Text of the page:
49. 49. CHERYLPLATZ-@MUPPETAPHRODITE Go beyond the happy path by enabling your customer state to transcend devices. CHERYLPLATZ-@MUPPETAPHRODITE
  50. 50. CHERYL PLATZ - @MUPPETAPHRODITE Experience, interrupted We can no longer assume that our customer experiences will span a single session. Build a system that can sustain interruptions, and a system that doesn’t inundate customers with its own interruptions.
  51. 51. CHERYLPLATZ-@MUPPETAPHRODITE Seek out and conquer your experience cliffs.
  52. 52. CHERYL PLATZ - @MUPPETAPHRODITE Design an experience that can scale across devices… with opti-pessimism. OPTIMISTIC ASSUMPTIONS • Your customers will want to interact with you on a variety of devices. • You’ll be able to track customer behavior and learn from it all the time • You’ll want to scale beyond websites to voice, conversation, augmented reality, and beyond PESSIMISTIC ASSUMPTIONS • Your core scenarios will be interrupted, and span devices • Your telemetry won’t be useful for a long time • Many of your customers won’t have access to emerging tech
  53. 53. CHERYL PLATZ - @MUPPETAPHRODITE Your customer’s relationship with your product is more than just first-run. OPTIMISTIC ASSUMPTIONS • Your customers will use your product long enough that you’ll have the opportunity to teach them new features over time. • Your product will be so successful, your expert customers will need help with scale. PESSIMISTIC ASSUMPTIONS • New customers won’t stay with you without a strong onboarding story. • Most of your customers will struggle with their first few interactions.
  54. 54. CHERYLPLATZ-@MUPPETAPHRODITE Design for AI requires embracing uncertainty. More attention must be given to the error experiences than the desired outcome. CHERYLPLATZ-@MUPPETAPHRODITE
  55. 55. CHERYL PLATZ - @MUPPETAPHRODITE Embracing uncertainty: design for natural language OPTIMISTIC: • “Set a timer for 15 minutes.” PESSIMISTIC: • “Set a timer.” • “Timer for <unintelligible>.” • “Set a timer for cookies.” • “Timer for 2 parsecs.” • “Umm, can you, um, set a timer for um, 5 minutes?”
  56. 56. CHERYLPLATZ-@MUPPETAPHRODITE Build a system that helps you respond to surprises. CHERYL PLATZ - @MUPPETAPHRODITE
  57. 57. CHERYLPLATZ-@MUPPETAPHRODITE Most AI can’t explain itself. We can’t predict its behavior – we can only prepare to respond. Image output from Google’s “Deep Dream” neural network CHERYLPLATZ-@MUPPETAPHRODITE
  58. 58. ADOPT OPTI- PESSIMISM IN YOUR PROCESS Cheryl Platz - @muppetaphrodite
  59. 59. CHERYL PLATZ - @MUPPETAPHRODITE Re-evaluate your product process. If you have access to designers: • Engage design in pre-production on envisioning exercises to explore impact. • Consult design during system architecture to ensure you’ve accounted for likely use cases. • Make sure your process allows for reacting to research feedback and emergent issues. If you don’t have access to design: • Work customer outreach and brainstorming aids more deeply into your process • Incorporate these techniques to help you cope with increasingly complex products effectively.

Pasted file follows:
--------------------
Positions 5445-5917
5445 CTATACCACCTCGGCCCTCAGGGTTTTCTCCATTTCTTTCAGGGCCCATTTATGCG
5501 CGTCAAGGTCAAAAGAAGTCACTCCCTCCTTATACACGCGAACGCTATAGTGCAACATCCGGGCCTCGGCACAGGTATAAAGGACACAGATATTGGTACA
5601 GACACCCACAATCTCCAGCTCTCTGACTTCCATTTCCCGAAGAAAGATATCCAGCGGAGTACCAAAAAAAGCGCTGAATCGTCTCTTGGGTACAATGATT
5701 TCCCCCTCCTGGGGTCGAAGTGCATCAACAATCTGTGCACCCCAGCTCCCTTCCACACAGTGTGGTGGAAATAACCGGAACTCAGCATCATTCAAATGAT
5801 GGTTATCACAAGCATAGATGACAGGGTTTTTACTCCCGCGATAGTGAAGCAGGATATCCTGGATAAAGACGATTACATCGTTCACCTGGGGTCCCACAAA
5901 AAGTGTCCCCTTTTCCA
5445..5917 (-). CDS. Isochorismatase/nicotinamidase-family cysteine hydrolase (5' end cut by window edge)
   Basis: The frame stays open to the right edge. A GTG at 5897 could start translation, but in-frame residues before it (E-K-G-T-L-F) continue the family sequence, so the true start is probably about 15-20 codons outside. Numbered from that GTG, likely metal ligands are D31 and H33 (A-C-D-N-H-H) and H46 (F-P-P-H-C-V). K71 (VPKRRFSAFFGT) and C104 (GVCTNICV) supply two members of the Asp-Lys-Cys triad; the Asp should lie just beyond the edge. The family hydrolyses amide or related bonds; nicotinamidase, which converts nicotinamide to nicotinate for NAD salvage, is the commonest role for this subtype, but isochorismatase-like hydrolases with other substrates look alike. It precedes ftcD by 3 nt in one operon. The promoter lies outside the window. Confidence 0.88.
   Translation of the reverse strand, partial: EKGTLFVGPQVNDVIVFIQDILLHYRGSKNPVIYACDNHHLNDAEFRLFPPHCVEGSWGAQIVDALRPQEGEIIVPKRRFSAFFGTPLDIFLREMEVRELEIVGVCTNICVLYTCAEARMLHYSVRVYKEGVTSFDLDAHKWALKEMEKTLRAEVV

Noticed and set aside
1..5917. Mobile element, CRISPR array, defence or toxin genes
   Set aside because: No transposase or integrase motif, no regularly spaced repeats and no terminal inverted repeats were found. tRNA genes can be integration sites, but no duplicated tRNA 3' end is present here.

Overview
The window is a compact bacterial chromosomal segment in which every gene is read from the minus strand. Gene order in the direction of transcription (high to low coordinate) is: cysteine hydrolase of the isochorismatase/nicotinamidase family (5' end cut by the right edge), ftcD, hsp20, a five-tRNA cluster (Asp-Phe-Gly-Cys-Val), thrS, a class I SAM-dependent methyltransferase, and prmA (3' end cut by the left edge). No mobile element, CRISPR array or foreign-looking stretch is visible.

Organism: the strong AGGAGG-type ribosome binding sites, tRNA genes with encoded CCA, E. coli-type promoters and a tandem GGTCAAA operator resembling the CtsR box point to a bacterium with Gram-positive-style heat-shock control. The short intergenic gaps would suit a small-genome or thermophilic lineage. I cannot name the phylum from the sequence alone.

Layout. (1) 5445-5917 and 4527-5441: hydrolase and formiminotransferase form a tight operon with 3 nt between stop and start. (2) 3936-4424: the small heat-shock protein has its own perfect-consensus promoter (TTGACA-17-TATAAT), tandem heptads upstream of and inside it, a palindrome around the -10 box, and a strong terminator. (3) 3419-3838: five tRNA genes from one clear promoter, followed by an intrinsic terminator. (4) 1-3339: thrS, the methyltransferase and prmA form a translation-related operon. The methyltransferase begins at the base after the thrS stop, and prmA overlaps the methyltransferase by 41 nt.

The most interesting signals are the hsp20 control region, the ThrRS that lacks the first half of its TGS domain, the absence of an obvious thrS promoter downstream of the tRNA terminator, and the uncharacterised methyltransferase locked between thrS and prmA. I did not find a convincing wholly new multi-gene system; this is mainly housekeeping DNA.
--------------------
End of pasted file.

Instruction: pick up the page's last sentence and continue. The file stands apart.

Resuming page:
60. 60. 1. LEAD WITH THE HARD QUESTIONS • What is the primary customer problem we’re solving? • How do customers solve this problem today? Are we really better, or just different? • What’s the worst thing that could happen? • What’s the riskiest part of this project? • What are our blind spots? • Is this product worth building? CHERYL PLATZ - @MUPPETAPHRODITE
  61. 61. 2. EXPLORE THE HUMAN CONTEXT • What are the worst conditions under which our product will be used? • Where will the product be used? • What devices will our customer prefer? • What surrounds our customers during the use of the product? • How will our customers feel if we fail? • Who are we excluding? CHERYL PLATZ - @MUPPETAPHRODITE
  62. 62. CHERYL PLATZ - @MUPPETAPHRODITE 3. DESIGN FOR THE BEST CASE, BUILD FOR THE WORST Design for the best case • Architect an experience that allows your customers to interact with you on multiple platforms and devices. • Think through long-term relationships with your product over time – from Day 0 to Day 365 & beyond. Build for the worst • Assume your customers will get interrupted. • Design for when your system gets it wrong. • Create tools and processes that let you adapt to emergent use cases and customer feedback.
  63. 63. CHERYLPLATZ-@MUPPETAPHRODITE THE GLASS IS HALF EMPTY. AND HALF FULL. BE OPTI-PESSIMISTIC.
  64. 64. MAY YOUR CUP RUNNETH OVER. CHERYL PLATZ OWNER, IDEAPLATZ PRINCIPAL DESIGNER, MICROSOFT TWITTER, MEDIUM: @MUPPETAPHRODITE